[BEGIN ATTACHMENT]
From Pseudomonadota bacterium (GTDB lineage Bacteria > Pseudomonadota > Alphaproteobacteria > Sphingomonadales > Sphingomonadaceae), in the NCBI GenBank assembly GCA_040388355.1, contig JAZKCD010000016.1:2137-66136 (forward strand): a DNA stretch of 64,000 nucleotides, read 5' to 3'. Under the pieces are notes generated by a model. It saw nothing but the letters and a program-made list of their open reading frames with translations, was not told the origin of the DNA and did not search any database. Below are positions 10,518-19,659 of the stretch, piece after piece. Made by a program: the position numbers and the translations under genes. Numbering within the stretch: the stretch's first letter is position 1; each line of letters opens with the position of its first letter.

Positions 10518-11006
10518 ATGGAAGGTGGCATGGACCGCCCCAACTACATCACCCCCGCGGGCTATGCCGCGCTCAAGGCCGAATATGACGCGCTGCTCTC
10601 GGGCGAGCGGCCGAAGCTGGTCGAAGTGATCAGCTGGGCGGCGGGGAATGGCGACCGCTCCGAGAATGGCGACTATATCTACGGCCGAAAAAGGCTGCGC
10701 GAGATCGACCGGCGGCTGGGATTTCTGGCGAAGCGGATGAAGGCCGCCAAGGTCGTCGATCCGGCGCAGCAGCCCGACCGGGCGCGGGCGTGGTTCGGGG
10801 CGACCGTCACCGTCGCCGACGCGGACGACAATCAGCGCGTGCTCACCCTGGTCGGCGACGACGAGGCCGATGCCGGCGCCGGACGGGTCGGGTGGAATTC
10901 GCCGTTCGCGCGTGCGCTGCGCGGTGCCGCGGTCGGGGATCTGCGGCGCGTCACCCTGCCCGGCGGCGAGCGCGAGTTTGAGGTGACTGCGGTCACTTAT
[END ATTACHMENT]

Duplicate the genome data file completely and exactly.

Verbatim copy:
From Pseudomonadota bacterium (GTDB lineage Bacteria > Pseudomonadota > Alphaproteobacteria > Sphingomonadales > Sphingomonadaceae), in the NCBI GenBank assembly GCA_040388355.1, contig JAZKCD010000016.1:2137-66136 (forward strand): a DNA stretch of 64,000 nucleotides, read 5' to 3'. Under the pieces are notes generated by a model. It saw nothing but the letters and a program-made list of their open reading frames with translations, was not told the origin of the DNA and did not search any database. Below are positions 10,518-19,659 of the stretch, piece after piece. Made by a program: the position numbers and the translations under genes. Numbering within the stretch: the stretch's first letter is position 1; each line of letters opens with the position of its first letter.

Positions 10518-11006
10518 ATGGAAGGTGGCATGGACCGCCCCAACTACATCACCCCCGCGGGCTATGCCGCGCTCAAGGCCGAATATGACGCGCTGCTCTC
10601 GGGCGAGCGGCCGAAGCTGGTCGAAGTGATCAGCTGGGCGGCGGGGAATGGCGACCGCTCCGAGAATGGCGACTATATCTACGGCCGAAAAAGGCTGCGC
10701 GAGATCGACCGGCGGCTGGGATTTCTGGCGAAGCGGATGAAGGCCGCCAAGGTCGTCGATCCGGCGCAGCAGCCCGACCGGGCGCGGGCGTGGTTCGGGG
10801 CGACCGTCACCGTCGCCGACGCGGACGACAATCAGCGCGTGCTCACCCTGGTCGGCGACGACGAGGCCGATGCCGGCGCCGGACGGGTCGGGTGGAATTC
10901 GCCGTTCGCGCGTGCGCTGCGCGGTGCCGCGGTCGGGGATCTGCGGCGCGTCACCCTGCCCGGCGGCGAGCGCGAGTTTGAGGTGACTGCGGTCACTTAT